Surf therapy allows those of us struggling with issues of occupational stress an opportunity to slow down and relax our minds. This is similar to what can happen with horticulture therapy.

Healing Occupational Stress With Horticulture Therapy

Another way to experience the benefits of nature is with horticulture therapy. Horticulture has been lauded for its calming effects for thousands of years. However, it has only been relatively recently that it has shown to be so beneficial for issues of addiction and mental health (such as occupational stress).

According to the International Journal of Environmental Research and Public Health, “Horticulture has been long used as a therapeutic activity for people with mental illnesses, such as schizophrenia and depression. People’s interactions with plants, through goal-orientated horticultural activities in the form of active gardening, as well as the passive appreciation of nature, could be therapeutic to people with mental disorders in many ways. [H]orticulture could have emotional benefits, such as reducing stress, reducing psychiatric symptoms, stabilizing mood, and increasing the sense of tranquility, spirituality, and enjoyment.” One can see how these benefits can be essential for healing from occupational stress at the cellular level. The same can be true with a therapeutic yoga practice and meditation.

Healing Occupational Stress With Yoga and Meditation

Yoga has been practiced for over 3,000 years. It originated solely as a religious/spiritual practice but has since made its way into many different areas of life. This includes the realm of mental health and addiction recovery.

The benefits of yoga can be hard to quantify because they are so expansive and can be so personal. However, there is little doubt that there are many benefits.

According to the International Journal of Yoga (IJOY), “Therapeutic yoga is defined as the application of yoga postures and practice to the treatment of health conditions. Yoga therapy involves instruction in yogic practices and teachings to prevent reduce or alleviate structural, physiological, emotional, and spiritual pain, suffering, or limitations. Yogic practices enhance muscular strength and body flexibility, promote and improve respiratory and cardiovascular function, promote recovery from and treatment of addiction, reduce stress, anxiety, depression, and chronic pain, improve sleep patterns, and enhance overall well-being and quality of life.” Meditation offers many of the same benefits and is often paired directly with yoga.

A combination of meditation and yoga can be a win-win for issues of occupational stress. According to the International Quarterly Journal of Research in Ayurveda (AYU), “During the process of meditation, accumulated stresses are removed, energy is increased, and health is positively affected overall. Research has confirmed a myriad of health benefits associated with the practice of meditation. These include stress reduction, decreased anxiety, decreased depression, reduction in pain (both physical and psychological), improved memory, and increased efficiency. Physiological benefits include reduced blood pressure, heart rate, lactate, cortisol, and epinephrine; decreased metabolism, and breathing pattern,” and the list goes on and on.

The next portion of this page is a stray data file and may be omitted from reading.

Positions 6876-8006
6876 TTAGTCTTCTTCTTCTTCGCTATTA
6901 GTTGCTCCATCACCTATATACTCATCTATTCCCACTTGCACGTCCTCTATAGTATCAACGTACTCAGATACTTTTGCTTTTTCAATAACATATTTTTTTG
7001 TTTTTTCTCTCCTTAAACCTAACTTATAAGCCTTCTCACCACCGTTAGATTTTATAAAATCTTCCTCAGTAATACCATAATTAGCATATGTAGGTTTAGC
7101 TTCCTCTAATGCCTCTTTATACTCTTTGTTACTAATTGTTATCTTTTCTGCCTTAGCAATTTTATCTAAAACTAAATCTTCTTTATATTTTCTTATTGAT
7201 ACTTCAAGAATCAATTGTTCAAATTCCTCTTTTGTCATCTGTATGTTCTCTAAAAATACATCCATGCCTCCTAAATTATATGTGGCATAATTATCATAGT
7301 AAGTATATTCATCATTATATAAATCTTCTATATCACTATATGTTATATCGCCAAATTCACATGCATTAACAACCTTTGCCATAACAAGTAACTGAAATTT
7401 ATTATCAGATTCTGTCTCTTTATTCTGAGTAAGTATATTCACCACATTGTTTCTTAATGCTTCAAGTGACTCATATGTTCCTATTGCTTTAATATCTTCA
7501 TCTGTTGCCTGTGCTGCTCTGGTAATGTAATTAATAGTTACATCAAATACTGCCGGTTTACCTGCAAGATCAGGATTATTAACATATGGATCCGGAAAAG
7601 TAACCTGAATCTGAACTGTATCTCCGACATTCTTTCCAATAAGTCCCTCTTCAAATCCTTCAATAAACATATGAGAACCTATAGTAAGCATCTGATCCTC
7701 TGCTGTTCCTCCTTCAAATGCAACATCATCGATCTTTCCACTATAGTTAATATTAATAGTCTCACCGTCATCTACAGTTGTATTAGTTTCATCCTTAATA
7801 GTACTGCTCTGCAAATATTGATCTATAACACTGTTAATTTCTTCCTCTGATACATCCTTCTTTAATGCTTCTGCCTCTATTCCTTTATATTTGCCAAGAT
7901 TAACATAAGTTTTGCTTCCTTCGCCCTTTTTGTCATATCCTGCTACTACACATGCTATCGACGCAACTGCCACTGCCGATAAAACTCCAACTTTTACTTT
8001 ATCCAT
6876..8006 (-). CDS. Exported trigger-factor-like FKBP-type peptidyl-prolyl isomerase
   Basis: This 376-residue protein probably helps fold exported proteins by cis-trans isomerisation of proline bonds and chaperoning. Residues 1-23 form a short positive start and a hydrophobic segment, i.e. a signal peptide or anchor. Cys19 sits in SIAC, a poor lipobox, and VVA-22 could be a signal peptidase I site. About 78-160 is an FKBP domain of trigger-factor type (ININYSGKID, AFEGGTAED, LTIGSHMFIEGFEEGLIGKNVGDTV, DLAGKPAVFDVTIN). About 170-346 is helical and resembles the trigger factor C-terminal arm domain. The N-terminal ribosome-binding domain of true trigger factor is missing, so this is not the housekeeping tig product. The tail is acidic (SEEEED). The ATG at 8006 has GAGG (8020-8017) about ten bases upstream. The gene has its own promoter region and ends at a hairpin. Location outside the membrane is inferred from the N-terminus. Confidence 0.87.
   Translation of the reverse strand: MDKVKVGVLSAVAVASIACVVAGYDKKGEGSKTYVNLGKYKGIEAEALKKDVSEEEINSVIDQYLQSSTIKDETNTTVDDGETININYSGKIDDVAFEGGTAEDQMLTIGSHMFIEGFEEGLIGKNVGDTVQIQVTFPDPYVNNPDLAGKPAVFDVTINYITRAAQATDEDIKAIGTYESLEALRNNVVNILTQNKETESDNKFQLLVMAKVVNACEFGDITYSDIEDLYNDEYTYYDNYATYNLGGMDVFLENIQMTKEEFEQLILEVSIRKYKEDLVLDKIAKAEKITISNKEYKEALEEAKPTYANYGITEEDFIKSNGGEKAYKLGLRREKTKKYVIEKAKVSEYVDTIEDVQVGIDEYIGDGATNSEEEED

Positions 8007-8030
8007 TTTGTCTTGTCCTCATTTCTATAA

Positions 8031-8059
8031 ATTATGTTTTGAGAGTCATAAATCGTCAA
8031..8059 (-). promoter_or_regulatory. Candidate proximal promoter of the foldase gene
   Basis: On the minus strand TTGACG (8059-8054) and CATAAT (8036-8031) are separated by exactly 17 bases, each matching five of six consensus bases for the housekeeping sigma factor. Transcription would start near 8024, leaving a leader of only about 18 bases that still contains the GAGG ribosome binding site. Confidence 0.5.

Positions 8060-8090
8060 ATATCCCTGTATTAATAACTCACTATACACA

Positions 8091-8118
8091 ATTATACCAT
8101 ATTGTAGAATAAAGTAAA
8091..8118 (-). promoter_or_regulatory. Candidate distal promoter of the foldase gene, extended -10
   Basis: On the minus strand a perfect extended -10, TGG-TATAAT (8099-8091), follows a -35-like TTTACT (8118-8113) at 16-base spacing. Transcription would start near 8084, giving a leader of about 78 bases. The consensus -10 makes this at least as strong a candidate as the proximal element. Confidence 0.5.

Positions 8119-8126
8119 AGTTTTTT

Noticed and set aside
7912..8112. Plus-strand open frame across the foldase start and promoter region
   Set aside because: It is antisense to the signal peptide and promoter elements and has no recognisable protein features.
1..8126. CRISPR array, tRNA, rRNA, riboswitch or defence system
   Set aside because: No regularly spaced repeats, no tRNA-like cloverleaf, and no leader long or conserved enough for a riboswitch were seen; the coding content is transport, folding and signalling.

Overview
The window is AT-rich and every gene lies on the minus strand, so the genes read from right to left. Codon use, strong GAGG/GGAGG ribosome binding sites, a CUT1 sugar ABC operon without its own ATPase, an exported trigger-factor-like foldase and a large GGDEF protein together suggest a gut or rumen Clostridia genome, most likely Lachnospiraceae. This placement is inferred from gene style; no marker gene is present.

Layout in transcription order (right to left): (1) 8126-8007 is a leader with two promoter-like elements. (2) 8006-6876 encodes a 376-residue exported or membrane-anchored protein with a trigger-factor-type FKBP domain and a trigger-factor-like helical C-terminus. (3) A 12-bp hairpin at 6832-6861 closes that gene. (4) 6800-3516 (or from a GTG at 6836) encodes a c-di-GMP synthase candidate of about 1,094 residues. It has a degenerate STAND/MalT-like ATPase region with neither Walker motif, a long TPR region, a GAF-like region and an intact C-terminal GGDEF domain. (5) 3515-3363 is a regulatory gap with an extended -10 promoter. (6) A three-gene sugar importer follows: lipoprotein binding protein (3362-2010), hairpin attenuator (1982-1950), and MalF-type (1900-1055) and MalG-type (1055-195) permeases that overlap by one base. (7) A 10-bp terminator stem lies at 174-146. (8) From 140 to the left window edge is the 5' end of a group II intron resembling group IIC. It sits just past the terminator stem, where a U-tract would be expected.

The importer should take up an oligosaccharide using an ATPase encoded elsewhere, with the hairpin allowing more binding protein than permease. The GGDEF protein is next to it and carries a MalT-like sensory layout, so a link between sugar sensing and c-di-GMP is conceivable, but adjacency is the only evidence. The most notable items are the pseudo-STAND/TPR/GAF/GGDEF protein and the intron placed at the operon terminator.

With a combination of psychotherapy, experiential therapy, and holistic healing, occupational stress can not only become manageable but it can become nonexistent. The key is to embrace the comprehensive healing process head-on.

Healing at the Cellular Level With Exclusive Hawaii Rehab

There is a traditional saying here on Hawaii’s Big Island that goes, “Noho me ka hau’oli.” It translates simply to “Be happy.” Happiness is what we all deserve, yet occupational stress can put a pause on that happiness.

Here at Exclusive Hawaii Rehab, we can restore that happiness at the cellular level. Life is too short to live with occupational stress, especially when the solution is right within our grasp under the healing Hawaiian sun.

There is little doubt that stress may negatively affect our lives and lead to or exacerbate our mental health and/or addiction issues. This is especially true with how we can be negatively affected by occupational stress. If you feel like you or a loved one is struggling with issues of addiction, mental illness, or co-occurring disorders, we can help get you on the positive path toward long-term recovery right away. We can help you heal at the cellular level. For more information about all the means, methods, and modalities that can help relieve occupational stress so you can go back to your life with a new, healthy, and successful perspective, please reach out to Exclusive Hawaii Rehab at (808) 775-0200.